RM Sotheby’s Pinnacle Portfolio, Monterey, California, Thursday, August 13, 2015
RM Sotheby’s expanded its Monterey time horizon, as it does occasional when there’s an added consignment of note and cohesion.
This year it was the Pinnacle Portfolio, a Florida-based 25-car collection composed largely of relatively recent high end limited production cars, even though the bulk of the value was in a few Sixties-era Ferraris.
To say that RM Sotheby’s put on the dog with the Pinnacle Portfolio would understate, by perhaps an order of magnitude, the effort that went into the production, presentation and catalog. And it was not wasted effort.
The catalog was imaginative, creative and visually stunning. Its ‘color-on-gray-and-white’ visual theme was replicated in the pre-sale preview, which was staged in the auction room at the Convention Center, entailing a major effort to break down the display and set up the auction on Wednesday night and during the day on Thursday. The effect was, as with other RM (pre-Sotheby’s) Monterey single owner sales, to create a focused event.
It is reported here separately, not only on account of its structure but also to reflect some of the idiosyncrasies of the Pinnacle Portfolio itself.
Let’s do the overall numbers first:
[table id=137 /]
That is one impressive result from a single owner sale, with fifteen of 23 lots (65.2%) sold in hammer bids of $1,000,000 or more. The two lots that were unsold (Alloy Gullwing s/n 1989805500728 and the beautiful 250 SWB Competitizione Berlinetta s/n1773GT) would have added almost $18 million to the sale total even at their unacceptable high bids.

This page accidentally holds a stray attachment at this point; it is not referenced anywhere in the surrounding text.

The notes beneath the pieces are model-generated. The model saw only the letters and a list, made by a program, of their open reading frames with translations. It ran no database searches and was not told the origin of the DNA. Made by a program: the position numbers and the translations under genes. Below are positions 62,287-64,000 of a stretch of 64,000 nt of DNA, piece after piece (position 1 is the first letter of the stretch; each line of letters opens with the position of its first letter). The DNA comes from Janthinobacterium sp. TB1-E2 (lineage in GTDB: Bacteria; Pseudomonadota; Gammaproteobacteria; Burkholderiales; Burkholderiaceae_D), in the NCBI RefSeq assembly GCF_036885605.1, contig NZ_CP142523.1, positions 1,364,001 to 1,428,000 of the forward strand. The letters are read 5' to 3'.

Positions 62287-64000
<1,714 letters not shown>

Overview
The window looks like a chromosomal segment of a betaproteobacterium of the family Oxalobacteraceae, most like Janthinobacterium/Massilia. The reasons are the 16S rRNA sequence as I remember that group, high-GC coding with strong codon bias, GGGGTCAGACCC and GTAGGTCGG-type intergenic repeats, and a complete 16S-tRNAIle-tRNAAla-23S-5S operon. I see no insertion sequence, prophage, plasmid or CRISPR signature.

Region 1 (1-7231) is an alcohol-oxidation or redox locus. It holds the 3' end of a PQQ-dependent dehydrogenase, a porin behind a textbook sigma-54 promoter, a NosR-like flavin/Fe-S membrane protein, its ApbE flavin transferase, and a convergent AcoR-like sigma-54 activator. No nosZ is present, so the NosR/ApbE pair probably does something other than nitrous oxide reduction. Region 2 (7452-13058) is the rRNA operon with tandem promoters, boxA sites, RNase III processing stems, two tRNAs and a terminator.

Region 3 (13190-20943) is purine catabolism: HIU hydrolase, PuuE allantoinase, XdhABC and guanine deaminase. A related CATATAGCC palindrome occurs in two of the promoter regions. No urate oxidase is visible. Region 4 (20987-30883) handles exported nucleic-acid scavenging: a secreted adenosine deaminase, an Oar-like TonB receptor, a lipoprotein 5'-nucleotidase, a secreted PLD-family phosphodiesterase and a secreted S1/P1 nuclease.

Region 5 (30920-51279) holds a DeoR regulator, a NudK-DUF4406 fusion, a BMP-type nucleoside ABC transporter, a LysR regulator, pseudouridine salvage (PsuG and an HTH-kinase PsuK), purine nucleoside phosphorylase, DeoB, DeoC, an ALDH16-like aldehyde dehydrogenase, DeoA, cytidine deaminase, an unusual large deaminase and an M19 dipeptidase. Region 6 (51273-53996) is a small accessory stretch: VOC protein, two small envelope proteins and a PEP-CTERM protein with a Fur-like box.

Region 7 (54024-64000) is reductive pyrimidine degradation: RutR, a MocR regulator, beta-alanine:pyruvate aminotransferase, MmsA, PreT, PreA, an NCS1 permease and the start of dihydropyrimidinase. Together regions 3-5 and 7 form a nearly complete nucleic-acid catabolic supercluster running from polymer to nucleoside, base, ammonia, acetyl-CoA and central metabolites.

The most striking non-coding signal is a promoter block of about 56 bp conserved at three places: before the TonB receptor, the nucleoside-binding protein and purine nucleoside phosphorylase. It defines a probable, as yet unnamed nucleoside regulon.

Even more interesting, eleven of the 23 sold lots had been bought at recent auctions, giving some insight into the performance of the high-value subset represented by the Pinnacle Portfolio.
That record is subject to a bit of qualification as two of the lots had been bought in the early 2000’s, the Enzo at Maranello in 2005 and the McLaren F1 LM at London in 2003. The rest of the Pinnacle Portfolio with prior auction results dated from a spree in 2011 plus one each in 2012, 2013 and 2014.
On these eleven lots the spread between the price (with commission) at acquisition and the hammer price in 2015 totaled $24,946,179 [the odd amount resulting from the 10% buyer’s premium calculation on the 250 GT LWB Cal Spider (s/n 1307GT) which actually closed post-block at an all-in price of $8,500,000.]
The earlier transactions had a total value (including BP) of $15,287,734 [an odd amount resulting from some being in UK£ and € converted at the then-prevailing exchange rates], a gain of $24,946,179 or 163.2%. Even chopping the full 10% seller’s fee out of the $75 million total leaves the seller with a home run gain of just under $18 million on a $15 1/4 million investment with a holding period of slightly over four years.
Of this, however, the bulk of the gains came in just three lots, two of them last sold at auction a decade or more ago:
• The McLaren F1 LM last sold in 2003 with a gain of $11,235,737 (888.7% more than the purchase price);
• The Ferrari Enzo last sold in 2005 with a gain of $4,217,013 (328.7%); and
• The Ferrari 250 GT LWB Cal Spider sold in 2011 with a gain of $4,155,929 (116.37%) [a spread that assumes the seller took the 10% fee on the post-block transaction, an unlikely event.]
The Pinnacle Portfolio’s auction is primarily a window into collectors’ appetite for late model limited production high performance cars, which is substantial, not only in RM Sotheby’s Pinnacle Portfolio collection but also elsewhere in the Monterey auctions.
Why? Good question, but possibly because kids in the Nineties and 00’s had pictures of F50s, Reventons, Veyrons and Saleen S7s on the walls of their dorm rooms. Now that they’re reaping the rewards of the Internet economy they’re able to realize their fantasies.
It would be telling to know how many went just up the road to Silicon Valley, but only RM Sotheby’s knows the answer to that question.